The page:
Temple University administered booster doses of the Pfizer-BioNTech COVID-19 vaccine yesterday to eligible students, faculty and employees at its first appointment-only booster clinic, which was held in Room G002 of the Paley Building.
Eligible adults can make an appointment to receive their booster shot at one of Temple’s upcoming booster clinics through the Patient Health Portal, The Temple News reported.
Following guidance from the Centers for Disease Control and Prevention, adults are eligible to get a booster shot at the clinic if they received their last dose of the Pfizer or Moderna vaccine at least six months ago and either have an underlying medical condition, work in a high-risk setting, live in a long-term care facility or are at least 65 years old, The Temple News reported.
The CDC recommended booster doses of the Pfizer and Moderna vaccines on Oct. 21 after the boosters received emergency use authorization from the United States Food and Drug Administration on Sept. 22 and Oct. 20 respectively. People who are eligible to receive a booster dose may receive one from a different provider than their original vaccine series, according to the CDC’s website.
Temple ordered its booster doses from the City of Philadelphia soon after the CDC issued its recommendation. About 1,300 people have signed up for booster shots at Temple’s clinics so far, said Mark Denys, director of Student Health Services.
Student Health Services will reassess the need for booster shots after fall break, which is from Nov. 22 to Nov. 28. The university may continue operating the clinic after fall break ends if there is demand, Denys said.
Mona Baishya, a public health graduate student, got her second dose in April, and immediately made an appointment to get her booster dose after receiving an email about the clinic last week. She believed it was her duty, she said.
“I’m in public health myself, and I used to work as an epidemiologist, so I kind of understand all the science behind this,” Baishya said.
Baishya appreciated that Temple held the clinic because she lived with her parents in Colorado during the first semester of her doctoral program, where she was not eligible to receive her first shot because she was learning and working remotely, Baishya said.
“I’m really grateful that I could just come to campus and get the booster,” Baishya said. “I just hope that the students, especially those who are hesitant, come around and understand the importance of all this doing our part.”
Erin Lees also immediately registered to get her booster shot at the clinic because has an underlying medical condition that makes her especially vulnerable to COVID-19.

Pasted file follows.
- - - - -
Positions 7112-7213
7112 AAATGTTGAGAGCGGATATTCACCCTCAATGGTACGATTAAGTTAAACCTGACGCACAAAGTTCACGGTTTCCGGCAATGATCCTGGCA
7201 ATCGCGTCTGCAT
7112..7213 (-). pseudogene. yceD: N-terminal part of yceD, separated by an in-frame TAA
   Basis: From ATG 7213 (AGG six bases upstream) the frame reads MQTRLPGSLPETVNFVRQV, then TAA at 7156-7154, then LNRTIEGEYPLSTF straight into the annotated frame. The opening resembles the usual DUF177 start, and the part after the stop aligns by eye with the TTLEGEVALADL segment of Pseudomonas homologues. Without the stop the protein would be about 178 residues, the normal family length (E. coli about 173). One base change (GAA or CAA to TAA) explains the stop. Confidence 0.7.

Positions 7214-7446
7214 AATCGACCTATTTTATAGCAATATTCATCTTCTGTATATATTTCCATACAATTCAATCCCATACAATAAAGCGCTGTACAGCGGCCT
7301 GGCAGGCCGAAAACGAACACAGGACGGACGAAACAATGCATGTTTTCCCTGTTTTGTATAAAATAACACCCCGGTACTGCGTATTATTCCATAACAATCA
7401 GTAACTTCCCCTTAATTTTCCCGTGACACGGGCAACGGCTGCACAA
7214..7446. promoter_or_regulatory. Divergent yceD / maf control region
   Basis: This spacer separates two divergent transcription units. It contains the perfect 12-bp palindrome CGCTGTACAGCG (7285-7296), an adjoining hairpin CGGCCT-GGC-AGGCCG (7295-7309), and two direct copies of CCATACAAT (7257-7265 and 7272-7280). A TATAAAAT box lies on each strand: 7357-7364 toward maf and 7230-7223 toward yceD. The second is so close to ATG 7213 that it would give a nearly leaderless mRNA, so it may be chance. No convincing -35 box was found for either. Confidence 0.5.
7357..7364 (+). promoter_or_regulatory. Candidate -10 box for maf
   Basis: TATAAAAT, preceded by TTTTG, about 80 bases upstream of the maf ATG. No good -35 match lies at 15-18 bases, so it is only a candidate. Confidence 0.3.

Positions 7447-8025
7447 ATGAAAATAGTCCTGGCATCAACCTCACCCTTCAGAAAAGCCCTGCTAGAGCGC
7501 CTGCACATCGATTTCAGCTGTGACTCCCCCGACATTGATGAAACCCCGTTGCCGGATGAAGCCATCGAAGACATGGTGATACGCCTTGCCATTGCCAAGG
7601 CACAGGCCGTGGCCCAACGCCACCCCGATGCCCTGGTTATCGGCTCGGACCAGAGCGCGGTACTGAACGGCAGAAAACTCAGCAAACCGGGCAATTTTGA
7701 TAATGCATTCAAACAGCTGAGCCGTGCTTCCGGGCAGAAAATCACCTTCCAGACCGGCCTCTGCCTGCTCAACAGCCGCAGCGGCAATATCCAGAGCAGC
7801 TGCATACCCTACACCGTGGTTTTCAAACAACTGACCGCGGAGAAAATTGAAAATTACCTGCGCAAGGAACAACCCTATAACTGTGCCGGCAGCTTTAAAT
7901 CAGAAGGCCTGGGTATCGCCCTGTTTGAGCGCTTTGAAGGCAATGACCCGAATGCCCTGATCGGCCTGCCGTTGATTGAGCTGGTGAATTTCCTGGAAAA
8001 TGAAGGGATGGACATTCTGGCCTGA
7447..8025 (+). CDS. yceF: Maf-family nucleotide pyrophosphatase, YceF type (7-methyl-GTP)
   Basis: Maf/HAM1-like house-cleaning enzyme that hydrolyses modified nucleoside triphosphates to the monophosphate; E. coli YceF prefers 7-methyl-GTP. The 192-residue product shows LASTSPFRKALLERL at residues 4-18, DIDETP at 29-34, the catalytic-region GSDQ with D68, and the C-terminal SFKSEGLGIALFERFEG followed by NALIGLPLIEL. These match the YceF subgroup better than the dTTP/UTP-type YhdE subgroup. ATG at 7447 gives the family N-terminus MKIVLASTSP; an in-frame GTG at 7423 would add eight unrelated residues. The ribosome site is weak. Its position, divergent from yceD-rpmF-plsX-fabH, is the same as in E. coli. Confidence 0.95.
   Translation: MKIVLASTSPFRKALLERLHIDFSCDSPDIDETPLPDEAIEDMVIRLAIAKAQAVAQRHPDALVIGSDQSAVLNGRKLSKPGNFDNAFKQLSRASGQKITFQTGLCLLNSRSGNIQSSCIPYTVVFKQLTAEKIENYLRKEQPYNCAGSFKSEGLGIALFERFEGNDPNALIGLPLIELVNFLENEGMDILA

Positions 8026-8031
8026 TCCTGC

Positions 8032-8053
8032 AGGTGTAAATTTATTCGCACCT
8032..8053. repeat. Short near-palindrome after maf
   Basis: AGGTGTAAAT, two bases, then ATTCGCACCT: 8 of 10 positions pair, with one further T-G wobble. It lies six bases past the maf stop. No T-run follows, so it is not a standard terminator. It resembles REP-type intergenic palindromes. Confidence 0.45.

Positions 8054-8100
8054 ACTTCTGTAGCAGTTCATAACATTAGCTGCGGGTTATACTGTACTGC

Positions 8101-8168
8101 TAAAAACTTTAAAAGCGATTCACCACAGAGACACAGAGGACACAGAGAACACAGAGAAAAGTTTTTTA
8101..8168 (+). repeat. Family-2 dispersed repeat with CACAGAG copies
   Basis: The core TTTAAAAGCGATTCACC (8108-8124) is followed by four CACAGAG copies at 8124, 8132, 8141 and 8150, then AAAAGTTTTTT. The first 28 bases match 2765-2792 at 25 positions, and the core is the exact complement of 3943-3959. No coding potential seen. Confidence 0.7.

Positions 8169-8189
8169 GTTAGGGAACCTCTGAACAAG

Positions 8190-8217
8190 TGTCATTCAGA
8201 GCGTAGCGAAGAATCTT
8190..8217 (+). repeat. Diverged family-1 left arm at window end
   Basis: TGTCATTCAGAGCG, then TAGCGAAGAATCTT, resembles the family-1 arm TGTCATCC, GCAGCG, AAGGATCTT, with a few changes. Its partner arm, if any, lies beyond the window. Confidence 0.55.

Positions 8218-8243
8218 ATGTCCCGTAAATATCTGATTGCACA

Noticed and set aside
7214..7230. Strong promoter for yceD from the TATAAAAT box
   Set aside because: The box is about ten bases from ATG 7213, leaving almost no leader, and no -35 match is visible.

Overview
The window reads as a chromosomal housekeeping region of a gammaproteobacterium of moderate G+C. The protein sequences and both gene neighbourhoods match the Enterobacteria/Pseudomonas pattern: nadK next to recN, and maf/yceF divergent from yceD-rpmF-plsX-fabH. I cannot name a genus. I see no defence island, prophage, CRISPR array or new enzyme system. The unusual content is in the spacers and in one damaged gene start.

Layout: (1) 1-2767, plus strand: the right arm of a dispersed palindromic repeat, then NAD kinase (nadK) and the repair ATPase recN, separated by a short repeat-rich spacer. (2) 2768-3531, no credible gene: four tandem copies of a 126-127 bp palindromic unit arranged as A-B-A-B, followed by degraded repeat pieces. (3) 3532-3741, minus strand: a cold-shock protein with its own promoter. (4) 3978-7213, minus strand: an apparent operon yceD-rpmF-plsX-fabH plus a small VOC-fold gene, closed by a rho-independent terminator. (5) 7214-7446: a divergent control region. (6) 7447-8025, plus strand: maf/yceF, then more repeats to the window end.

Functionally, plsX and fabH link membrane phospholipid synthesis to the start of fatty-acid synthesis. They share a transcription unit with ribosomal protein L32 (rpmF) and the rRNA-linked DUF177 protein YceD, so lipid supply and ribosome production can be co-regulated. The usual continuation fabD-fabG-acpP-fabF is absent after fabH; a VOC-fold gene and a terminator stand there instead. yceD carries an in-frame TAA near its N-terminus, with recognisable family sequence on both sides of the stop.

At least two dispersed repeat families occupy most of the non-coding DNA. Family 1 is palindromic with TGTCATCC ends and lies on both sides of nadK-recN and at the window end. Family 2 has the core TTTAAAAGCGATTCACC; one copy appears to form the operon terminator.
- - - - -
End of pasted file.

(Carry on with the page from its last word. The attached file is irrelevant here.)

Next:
“Because I have a condition, I feel like I’m not gonna get as sick as I were if I didn’t get the shot,” said Lees, a junior metals major.
All of the COVID-19 vaccines approved or authorized in the U.S. reduce the risk of severe disease, hospitalization and death from COVID-19. Booster doses of the vaccine help individuals maintain immunity for longer, according to the CDC’s website.
As of Nov. 5, more than 96 percent of students and faculty are fully vaccinated against COVID-19, according to Temple’s vaccine dashboard.
Olivia Wright, signed up for her booster because she has an autoimmune disease. Getting the booster shot helps slow the spread of COVID-19 by building collective immunity, she added.
“I wasn’t really hesitant about getting it because I live with my grandma, who also has underlying medical conditions, and I also just, really, like, kind of want to get out of COVID and build herd immunity,” said Wright, a junior criminal justice major.
Following city guidelines, Temple is giving students and employees until Nov. 15 to be fully vaccinated against COVID-19, one month longer than the original deadline announced in August, The Temple News reported. Students who are not yet vaccinated can make an appointment to receive their first dose at Paley through Temple’s Patient Health Portal.
Temple administered Pfizer vaccines to students, employees and Philadelphia residents by appointment at a six-week vaccine clinic from March to May, The Temple News reported.
Sarah Algeo has an autoimmune disorder and heart condition, and got the booster shot to better protect herself while taking in-person classes, like a lecture she attends with around 100 students, she said.
“I feel definitely more protected, especially since our school is so big,” said Algeo, a freshman communications major.